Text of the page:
A cozy, dimly lit place with exposed brick, tall candles on the tables, and Argentine paraphernalia like mate gourds decorating the walls, Folklore offers a steak-centric menu of authentic Argentine fare very similar to that of its sister restaurant, Tango Sur. The squeamish may not love the authenticity, though: sweetbreads and blood sausage make up half of the parrillada, a mixed grill that also includes steak and chorizo, and there are no substitutions allowed. But there are also plenty of other options on the large menu—even several vegetarian ones and a few fish dishes (listed as pez and otro pez, or “fish” and “other fish”). A creamy risotto with asparagus, spinach, and shrimp was slightly gummy, but baked eggplant layered with spinach and cheese and topped with tomato cream sauce turned out to be one of the highlights of the meal. Empanadas of moist ground beef in a flaky shell were even better with the excellent house-made chimichurri sauce. Still, steak is what Argentina’s best known for, and Folklore offers several imported cuts of lean grass-fed beef as well as fattier domestic steaks; our bife de chorizo (strip steak) was perfectly cooked to medium rare as requested. The chorizo was also a real standout, one of the best renditions I’ve had. Because the portions were so big, it turned out that we’d accidentally ordered an overwhelming amount of food; this didn’t escape the notice of our friendly server, who brought us a complimentary flan—rich, creamy, and topped with dulce de leche—for being the “customers of the day.” We managed to find room for it. —Julia Thiel

La Fonda Latino Grill

5350 N. Broadway | 773-271-3935

$$$

SOUTH AMERICAN | LUNCH, DINNER: SUNDAY, TUESDAY-SATURDAY | CLOSED MONDAY

The bulk of the dishes at this Edgewater eatery are Colombian—including starters like the wonderfully crisp spinach-and-mushroom empanadas, delicate arepas, topped with mushrooms and cheese, and morcilla (blood pudding) with guajillo chile sauce. Entrees like lengua en salsa roja (beef tongue simmered in a creamy tomato sauce with green peas) and arroz con camarones (yellow rice with shrimp, peas, onions, and peppers) are so generously portioned they’d be best shared, perhaps with soup or an order of churrasco (grilled loin of beef served with chimichurri sauce and sweet plantains). To drink there are margaritas, mojitos, sangria, and a concise but well-selected list of inexpensive wines, with glass prices ranging from $7 to $8. The servers are genuinely helpful and gracious. A lunch buffet Tuesday through Friday offers a limited sampling of the dinner menu for $8.95. —Laura Levy Shatkin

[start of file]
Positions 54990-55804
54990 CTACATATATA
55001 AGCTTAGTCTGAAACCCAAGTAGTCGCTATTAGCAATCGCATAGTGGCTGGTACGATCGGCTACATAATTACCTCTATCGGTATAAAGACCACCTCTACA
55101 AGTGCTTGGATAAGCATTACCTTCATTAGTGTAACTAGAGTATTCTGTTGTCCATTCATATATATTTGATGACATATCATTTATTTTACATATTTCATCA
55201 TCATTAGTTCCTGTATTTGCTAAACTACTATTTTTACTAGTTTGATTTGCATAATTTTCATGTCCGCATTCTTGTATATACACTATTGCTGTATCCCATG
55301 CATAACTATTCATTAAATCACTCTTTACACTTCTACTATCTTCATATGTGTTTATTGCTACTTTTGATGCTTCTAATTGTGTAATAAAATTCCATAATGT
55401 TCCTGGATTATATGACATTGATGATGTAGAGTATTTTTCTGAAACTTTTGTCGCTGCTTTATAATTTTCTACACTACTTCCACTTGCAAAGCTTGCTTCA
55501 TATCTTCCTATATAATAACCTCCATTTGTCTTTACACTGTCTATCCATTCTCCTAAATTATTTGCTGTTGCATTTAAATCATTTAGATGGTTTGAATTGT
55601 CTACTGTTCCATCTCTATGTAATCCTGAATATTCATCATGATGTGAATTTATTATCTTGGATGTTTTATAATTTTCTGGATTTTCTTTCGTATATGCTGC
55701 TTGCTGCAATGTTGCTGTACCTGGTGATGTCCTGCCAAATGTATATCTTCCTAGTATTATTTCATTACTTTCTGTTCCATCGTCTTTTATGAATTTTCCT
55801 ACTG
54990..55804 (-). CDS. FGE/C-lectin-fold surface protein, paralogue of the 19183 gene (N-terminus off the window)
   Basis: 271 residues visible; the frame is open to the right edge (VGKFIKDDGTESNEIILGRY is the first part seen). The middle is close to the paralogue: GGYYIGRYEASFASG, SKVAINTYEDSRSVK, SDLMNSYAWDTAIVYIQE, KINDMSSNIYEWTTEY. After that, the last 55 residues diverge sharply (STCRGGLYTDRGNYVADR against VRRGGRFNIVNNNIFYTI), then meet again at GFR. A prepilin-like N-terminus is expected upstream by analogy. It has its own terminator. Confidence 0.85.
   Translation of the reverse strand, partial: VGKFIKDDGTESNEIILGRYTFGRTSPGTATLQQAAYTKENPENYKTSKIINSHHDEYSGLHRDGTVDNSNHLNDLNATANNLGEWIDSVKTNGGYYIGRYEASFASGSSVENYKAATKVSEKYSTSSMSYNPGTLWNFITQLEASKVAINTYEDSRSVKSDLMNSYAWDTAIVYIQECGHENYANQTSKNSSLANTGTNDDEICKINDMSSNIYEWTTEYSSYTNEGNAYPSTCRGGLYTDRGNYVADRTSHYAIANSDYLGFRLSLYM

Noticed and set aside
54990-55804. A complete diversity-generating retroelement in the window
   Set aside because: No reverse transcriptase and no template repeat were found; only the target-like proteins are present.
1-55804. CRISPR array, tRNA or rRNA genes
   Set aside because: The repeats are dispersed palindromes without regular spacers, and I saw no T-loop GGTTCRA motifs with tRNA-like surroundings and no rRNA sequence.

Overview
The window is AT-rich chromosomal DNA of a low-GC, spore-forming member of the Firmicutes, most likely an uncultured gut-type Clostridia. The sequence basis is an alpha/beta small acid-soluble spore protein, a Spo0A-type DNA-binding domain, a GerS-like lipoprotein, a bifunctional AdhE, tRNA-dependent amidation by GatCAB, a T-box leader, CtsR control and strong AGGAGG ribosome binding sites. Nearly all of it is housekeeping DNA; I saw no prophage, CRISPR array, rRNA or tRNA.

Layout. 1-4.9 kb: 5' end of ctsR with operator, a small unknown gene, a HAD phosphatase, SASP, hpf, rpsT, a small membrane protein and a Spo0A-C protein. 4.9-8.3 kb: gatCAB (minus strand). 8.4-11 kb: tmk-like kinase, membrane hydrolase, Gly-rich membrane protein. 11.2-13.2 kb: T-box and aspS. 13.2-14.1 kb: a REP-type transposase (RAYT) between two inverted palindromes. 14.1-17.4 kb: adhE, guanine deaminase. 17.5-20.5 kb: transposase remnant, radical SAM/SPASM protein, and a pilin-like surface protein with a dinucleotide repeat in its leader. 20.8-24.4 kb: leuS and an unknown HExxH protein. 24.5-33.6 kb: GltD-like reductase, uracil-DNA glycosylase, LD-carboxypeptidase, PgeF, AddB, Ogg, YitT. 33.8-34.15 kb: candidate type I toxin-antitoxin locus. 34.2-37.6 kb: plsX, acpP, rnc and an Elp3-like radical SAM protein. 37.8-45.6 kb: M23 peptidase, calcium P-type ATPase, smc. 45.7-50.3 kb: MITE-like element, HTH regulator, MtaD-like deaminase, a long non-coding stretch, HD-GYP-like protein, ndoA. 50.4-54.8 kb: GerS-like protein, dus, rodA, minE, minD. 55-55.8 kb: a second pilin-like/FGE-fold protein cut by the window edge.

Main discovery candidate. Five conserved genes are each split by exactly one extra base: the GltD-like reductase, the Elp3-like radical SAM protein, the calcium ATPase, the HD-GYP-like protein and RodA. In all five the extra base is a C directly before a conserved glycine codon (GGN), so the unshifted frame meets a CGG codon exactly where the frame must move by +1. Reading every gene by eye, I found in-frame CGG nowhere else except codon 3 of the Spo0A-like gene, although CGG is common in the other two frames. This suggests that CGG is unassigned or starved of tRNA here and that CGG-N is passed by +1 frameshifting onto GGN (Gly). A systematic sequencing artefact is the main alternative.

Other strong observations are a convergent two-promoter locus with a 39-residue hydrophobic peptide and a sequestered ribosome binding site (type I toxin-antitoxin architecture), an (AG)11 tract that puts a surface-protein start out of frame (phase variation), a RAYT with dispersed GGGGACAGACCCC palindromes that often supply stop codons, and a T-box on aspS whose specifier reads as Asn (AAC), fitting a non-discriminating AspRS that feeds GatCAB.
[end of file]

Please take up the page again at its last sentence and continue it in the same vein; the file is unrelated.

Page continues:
Lito’s Empanadas

2566 N. Clark | 773-857-1337

$

SOUTH AMERICAN | LUNCH, DINNER: SEVEN DAYS | RESERVATIONS NOT ACCEPTED

How nice for Lincoln Park to have a dedicated takeout empanada depot. It’d be nicer if they were regularly fried to order instead of aged in a holding oven that dries out the fillings and softens the crust. Of 11 lukewarm varieties including beef or chicken and rice; beef, raisin, and potato; barbecue chicken; ham, cheese, and pineapple; chocolate and banana; and vegetarian, I found the simple spinach and cheese the most satisfying, which is to say not so much at all—a condition that required an emergency trip to the nearby Wiener’s Circle. —Mike Sula

El Llano

3941 N. Lincoln | 773-868-1708

$$

South American | Lunch, Dinner: seven days | Open Late: Friday & Saturday till 11:30 | BYO

The high red ceilings leave plenty of room for the numerous Colombian sculptures, artifacts, and wind chimes affixed to the walls at this steak house. Meat offerings are abundant, from carne asada and churrasco (large chunks of marinated grilled steak) to tongue and brisket. The few fish items are mostly deep-fried, like a whole red snapper seasoned with an interesting combination of spices and set off with a squeeze of lime. Most dishes come with sides of white rice, fried yuca strips, and fried sweet plantains, which, along with menu offerings such as beet turnovers, arepas with cheese, and fried potatoes, could make a meal for vegetarians. —Laura Levy Shatkin

Macondo Colombian Coffee and Empanadas

2965 N. Lincoln | 773-698-6867

$

south AMERICAN, COFFEE SHOP | 8 AM-8 PM SUNDAY-THURSDAY, 8 AM-9 PM FRIDAY-SATURDAY